Benedict Cumberbatch looks to be taking a cue from The Handmaid’s Tale. He’s signed on to star in and executive produce a BBC One movie adaptation of The Child in Time, a dystopian novel about a kidnapped child, an isolationist government, and impending war with Russia. Because clearly we’re all eager to depress the hell out of ourselves for the sake of an evening’s entertainment.
The Child in Time, a 1987 novel by Ian McEwan, is a proto-scifi exploration of the nature of time. Cumberbatch will play Stephen Miller, a children’s author who struggles with his own loss of innocence after his three-year-old daughter is kidnapped. He and others around him start to see time as fluid, getting stuck in their nostalgia in order to cope with the horrible reality they currently face. The novel takes place in neo-Thatcher Britain that’s cut itself from the world after a fight between two Olympic athletes (one Russian, the other American) brings the world to the brink of nuclear war. Gee, doesn’t all of this sound a tad familiar, a mere 30 years after being released?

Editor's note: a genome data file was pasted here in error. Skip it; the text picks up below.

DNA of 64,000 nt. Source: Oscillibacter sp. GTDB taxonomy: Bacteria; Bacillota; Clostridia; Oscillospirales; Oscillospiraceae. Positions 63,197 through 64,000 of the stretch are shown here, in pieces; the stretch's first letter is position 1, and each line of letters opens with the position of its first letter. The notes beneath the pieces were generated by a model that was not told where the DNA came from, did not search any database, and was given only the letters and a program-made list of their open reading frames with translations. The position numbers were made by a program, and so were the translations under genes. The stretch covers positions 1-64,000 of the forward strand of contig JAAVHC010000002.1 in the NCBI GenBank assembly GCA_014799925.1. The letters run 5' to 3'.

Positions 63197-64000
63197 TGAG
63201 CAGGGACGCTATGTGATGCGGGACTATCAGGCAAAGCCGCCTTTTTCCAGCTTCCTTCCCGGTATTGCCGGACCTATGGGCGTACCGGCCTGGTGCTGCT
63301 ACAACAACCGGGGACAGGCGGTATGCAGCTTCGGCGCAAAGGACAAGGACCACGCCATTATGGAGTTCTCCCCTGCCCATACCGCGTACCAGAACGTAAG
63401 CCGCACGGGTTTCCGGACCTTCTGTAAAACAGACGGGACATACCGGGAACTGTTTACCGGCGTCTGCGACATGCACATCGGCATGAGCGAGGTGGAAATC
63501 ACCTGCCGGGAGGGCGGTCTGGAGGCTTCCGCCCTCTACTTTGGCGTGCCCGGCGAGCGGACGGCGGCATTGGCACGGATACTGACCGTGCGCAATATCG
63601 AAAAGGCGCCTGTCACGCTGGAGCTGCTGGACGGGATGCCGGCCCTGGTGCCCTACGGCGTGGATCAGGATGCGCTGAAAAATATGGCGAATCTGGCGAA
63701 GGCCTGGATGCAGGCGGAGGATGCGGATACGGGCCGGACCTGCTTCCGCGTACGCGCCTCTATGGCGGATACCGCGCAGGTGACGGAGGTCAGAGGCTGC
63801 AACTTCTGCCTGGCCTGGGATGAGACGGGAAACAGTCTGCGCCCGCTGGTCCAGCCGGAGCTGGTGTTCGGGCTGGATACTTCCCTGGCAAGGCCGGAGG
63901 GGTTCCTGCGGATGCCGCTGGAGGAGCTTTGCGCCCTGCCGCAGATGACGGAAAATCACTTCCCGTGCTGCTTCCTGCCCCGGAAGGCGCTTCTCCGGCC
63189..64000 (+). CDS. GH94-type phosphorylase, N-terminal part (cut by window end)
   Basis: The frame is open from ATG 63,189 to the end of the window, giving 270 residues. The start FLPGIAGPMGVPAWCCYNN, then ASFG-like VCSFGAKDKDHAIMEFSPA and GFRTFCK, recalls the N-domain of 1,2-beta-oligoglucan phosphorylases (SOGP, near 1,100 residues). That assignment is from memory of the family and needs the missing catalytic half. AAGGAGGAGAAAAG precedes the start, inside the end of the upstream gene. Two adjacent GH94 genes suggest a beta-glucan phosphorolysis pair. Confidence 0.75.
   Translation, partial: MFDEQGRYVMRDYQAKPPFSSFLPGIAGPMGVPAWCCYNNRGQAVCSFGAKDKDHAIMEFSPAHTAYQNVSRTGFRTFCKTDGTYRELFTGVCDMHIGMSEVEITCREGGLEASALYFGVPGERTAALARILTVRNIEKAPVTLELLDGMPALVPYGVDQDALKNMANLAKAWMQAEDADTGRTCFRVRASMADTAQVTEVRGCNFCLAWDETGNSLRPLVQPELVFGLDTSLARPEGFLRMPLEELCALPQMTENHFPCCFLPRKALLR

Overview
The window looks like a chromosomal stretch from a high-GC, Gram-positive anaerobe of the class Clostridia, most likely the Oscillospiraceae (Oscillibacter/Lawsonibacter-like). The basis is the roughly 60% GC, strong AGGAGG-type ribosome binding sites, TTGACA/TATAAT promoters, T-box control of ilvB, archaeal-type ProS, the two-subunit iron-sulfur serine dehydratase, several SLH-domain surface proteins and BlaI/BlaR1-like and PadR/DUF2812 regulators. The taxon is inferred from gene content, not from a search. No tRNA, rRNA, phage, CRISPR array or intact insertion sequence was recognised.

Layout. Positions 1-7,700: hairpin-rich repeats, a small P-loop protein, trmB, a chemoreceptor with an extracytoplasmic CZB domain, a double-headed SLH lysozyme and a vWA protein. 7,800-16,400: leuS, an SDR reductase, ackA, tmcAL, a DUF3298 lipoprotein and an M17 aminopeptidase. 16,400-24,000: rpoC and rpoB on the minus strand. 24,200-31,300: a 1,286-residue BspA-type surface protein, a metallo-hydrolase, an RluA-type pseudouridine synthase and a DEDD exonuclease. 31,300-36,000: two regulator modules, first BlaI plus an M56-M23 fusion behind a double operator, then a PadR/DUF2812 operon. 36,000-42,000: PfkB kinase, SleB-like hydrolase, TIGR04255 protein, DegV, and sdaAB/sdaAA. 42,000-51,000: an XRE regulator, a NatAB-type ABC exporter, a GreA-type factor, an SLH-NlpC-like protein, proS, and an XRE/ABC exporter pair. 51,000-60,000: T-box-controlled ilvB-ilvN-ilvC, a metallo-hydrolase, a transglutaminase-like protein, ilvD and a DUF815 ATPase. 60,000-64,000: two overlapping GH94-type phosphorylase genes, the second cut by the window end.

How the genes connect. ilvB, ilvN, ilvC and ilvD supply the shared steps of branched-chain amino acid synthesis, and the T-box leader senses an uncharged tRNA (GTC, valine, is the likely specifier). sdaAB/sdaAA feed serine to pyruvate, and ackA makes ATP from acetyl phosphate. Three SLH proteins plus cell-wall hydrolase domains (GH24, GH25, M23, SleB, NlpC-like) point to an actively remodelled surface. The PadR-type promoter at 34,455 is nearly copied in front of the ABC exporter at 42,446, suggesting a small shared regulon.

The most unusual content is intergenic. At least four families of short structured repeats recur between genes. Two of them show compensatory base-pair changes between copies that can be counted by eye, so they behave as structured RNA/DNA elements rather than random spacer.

“I read the novel years ago and it stayed with me, profound beautiful, and very moving,” Cumberbatch told Deadline.
There’s no word when The Child in Time will be released on BBC One, but right now Cumberbatch is busy filming The Current War, followed by The Avengers: Infinity War, so it might be awhile. In the meantime, there’s always The Handmaid’s Tale, in case you’re that eager to curl up in a ball and weep.